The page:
Everyone age 2 years and older should be physically active. However, sometimes our activity is restricted by physical limitations. The key is to focus on what you can do.
The Centers for Disease Control and Prevention recommend that if a disability is limiting your ability to achieve 150 minutes of weekly activity, take part in any regular physical activity as you are able. It’s important to avoid inactivity.
There are many ways to be physically active, so finding an activity you enjoy even with a disability is possible.
Water sports offer a weightless, low-impact option for those with knee, back, or foot problems. Examples include swimming laps, water aerobics, water jogging, or water walking.
Use alternative machines that mimic sports but remove the physical barrier. For example, if you love riding a bike but can’t due to paralysis or a leg injury, try a hand cycle. For runners with leg, hip, feet, or back issues, try a weightless treadmill. Local physical therapy offices or hospitals may have these machines available for use.
Bicycling increases one’s physical activity and can reduce weight. In addition, cycling has been shown to have a positive effect on emotional health. It can improve levels of well-being, self-confidence, and stress while reducing tiredness and sleep difficulties. As the weather continues to improve, enjoy the outdoors on your bike. The Iowa DOT’s “Bikes HomePage” provides an interactive map showing the surface type and length of various bike trails at http://bit.ly/1PHCj9B.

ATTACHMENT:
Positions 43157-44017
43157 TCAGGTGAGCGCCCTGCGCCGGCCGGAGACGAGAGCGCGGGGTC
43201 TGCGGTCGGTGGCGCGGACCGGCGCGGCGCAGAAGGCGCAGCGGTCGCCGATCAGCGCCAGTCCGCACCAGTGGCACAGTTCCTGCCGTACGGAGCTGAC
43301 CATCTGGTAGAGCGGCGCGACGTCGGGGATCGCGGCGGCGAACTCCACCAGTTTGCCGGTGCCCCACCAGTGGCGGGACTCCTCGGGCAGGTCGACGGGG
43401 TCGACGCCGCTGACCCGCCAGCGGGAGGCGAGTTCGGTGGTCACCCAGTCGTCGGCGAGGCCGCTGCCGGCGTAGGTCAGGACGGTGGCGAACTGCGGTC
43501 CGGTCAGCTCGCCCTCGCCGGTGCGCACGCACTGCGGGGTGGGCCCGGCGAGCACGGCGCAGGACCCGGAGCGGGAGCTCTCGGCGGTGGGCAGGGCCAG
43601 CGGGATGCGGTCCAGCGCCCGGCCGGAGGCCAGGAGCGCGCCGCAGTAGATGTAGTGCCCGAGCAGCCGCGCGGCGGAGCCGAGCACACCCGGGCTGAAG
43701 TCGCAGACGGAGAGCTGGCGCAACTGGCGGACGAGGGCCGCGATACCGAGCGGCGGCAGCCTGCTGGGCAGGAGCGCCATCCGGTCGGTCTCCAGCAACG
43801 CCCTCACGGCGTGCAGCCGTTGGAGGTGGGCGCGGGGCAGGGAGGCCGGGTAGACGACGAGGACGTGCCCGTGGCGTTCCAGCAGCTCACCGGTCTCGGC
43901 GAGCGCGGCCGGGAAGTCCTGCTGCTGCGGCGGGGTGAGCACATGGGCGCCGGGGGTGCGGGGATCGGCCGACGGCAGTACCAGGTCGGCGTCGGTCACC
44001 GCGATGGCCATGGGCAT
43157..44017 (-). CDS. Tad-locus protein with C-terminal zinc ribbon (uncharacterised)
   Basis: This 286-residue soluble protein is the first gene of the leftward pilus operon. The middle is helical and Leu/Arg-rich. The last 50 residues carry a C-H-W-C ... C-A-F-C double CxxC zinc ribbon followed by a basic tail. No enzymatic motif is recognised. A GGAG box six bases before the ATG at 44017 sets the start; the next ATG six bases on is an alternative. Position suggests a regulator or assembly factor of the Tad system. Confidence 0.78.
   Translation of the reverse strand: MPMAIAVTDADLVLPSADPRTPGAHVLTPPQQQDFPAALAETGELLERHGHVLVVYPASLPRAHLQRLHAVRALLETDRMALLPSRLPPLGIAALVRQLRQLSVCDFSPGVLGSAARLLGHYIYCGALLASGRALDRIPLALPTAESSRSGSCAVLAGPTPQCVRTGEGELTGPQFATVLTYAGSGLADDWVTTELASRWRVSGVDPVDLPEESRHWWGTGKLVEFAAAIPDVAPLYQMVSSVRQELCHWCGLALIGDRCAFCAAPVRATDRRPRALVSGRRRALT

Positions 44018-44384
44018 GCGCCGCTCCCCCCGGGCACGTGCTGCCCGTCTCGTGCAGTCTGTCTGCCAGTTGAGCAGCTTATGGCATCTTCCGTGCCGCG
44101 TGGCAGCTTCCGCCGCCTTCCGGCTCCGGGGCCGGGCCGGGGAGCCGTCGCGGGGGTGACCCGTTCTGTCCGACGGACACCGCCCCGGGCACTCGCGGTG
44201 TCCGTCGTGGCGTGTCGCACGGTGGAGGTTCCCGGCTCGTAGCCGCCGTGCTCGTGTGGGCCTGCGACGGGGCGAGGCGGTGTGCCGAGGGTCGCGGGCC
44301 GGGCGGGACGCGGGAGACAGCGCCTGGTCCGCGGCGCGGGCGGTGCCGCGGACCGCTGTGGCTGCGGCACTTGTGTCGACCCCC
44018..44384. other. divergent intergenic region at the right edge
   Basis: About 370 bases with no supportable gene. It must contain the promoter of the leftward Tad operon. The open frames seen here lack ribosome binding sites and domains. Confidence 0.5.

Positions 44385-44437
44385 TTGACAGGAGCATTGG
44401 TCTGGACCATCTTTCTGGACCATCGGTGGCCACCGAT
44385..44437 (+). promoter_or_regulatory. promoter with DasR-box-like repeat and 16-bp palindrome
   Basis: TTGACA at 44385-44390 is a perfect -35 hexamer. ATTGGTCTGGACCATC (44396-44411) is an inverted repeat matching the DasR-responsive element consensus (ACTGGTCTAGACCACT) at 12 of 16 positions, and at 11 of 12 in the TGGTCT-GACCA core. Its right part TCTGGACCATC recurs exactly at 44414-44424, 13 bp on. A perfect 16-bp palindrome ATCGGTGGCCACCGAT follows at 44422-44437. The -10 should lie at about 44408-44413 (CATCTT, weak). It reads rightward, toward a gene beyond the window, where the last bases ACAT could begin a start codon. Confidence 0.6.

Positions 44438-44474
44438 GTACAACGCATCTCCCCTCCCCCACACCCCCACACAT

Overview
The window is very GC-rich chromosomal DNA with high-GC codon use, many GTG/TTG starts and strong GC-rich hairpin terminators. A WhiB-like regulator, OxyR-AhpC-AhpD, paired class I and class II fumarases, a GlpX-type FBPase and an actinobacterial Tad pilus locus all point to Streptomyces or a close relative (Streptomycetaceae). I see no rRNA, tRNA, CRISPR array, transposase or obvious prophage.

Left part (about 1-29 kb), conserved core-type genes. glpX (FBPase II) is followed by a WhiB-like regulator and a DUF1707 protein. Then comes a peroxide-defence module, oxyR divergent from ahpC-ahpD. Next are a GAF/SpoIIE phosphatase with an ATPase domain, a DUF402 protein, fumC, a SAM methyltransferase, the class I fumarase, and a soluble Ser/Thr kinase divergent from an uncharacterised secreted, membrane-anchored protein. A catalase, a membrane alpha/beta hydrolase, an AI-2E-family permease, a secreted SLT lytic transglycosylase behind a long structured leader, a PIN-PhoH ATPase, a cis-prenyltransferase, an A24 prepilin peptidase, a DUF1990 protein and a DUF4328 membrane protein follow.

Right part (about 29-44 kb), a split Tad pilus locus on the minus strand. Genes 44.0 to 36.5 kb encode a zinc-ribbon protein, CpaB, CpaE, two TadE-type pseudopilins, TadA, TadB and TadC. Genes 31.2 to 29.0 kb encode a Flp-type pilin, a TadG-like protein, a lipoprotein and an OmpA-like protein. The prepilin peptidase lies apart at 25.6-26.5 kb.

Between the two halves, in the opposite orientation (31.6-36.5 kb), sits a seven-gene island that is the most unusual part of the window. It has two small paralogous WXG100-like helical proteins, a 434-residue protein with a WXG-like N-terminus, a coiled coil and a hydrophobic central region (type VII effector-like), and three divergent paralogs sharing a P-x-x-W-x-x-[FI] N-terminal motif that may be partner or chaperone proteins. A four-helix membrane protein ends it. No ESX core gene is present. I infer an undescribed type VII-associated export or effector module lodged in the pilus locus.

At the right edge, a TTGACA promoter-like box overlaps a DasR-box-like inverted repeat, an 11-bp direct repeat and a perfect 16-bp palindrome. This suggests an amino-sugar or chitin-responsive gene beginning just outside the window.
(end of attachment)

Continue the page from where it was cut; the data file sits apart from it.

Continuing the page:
Boost your activity level, burn some extra calories and lower stress by gardening. Gardening activities are great ways to boost physical activity. Experts recommend a minimum of 2 1/2 hours of physical activity per week.
Reference: William D McArdle, Frank Katch, Victor L. Katch, Exercise Physiology: Energy, Nutrition, and Human Performance (Lippincott Williams & Wilkins) (2001); taken from eXtension.org
Don’t have a garden yourself? Offer to help a neighbor or volunteer in a community garden. Go dig in the dirt and enjoy the healthful benefits of gardening!
To learn more about gardening, contact your local county ISU Extension and Outreach office or visit the online ISU Extension store at https://store.extension.iastate.edu/ to check out these and other gardening publications:
PM 870B—Container Vegetable Gardening
PM 819—Planting a Home Vegetable Garden
PM 534—Planting and Harvesting Times for Garden Vegetables
Yoga is a good way to be physically active because it promotes increased flexibility, muscle strength, and tone, as well as improved respiration, energy, and vitality. Yoga can also help with weight reduction and circulatory health. There are more than 20 different types of yoga! One variation gaining in popularity is Bikram yoga, often referred to as “hot yoga” because this style specializes in using a heated environment.
Bikram yoga is 90 minutes long and consists of 26 postures, including two breathing exercises, and takes place in a room 104 degrees with 40% humidity. The caution with hot yoga is the room temperature and the potential health risks it poses. Hot yoga may increase the risk of heat exhaustion if your body is no longer able to regulate its usual temperature. Heat exhaustion can lead to heavy sweating, dehydration, decreased blood pressure, and increased heart rate. These effects on your body may make you feel weak, dizzy, or nauseated.
The American College of Sports Medicine has named bodyweight training as the top fitness trend for 2015. Dr. Walter Thompson states, “These kinds of exercises provide the benefit of requiring little to no equipment and are incorporated into many fitness programs that are currently popular.”
Tai chi is a martial art developed in ancient China that is now practiced for health improvement. Tai chi combines slow, graceful movements flowing into the next with focused mental concentration.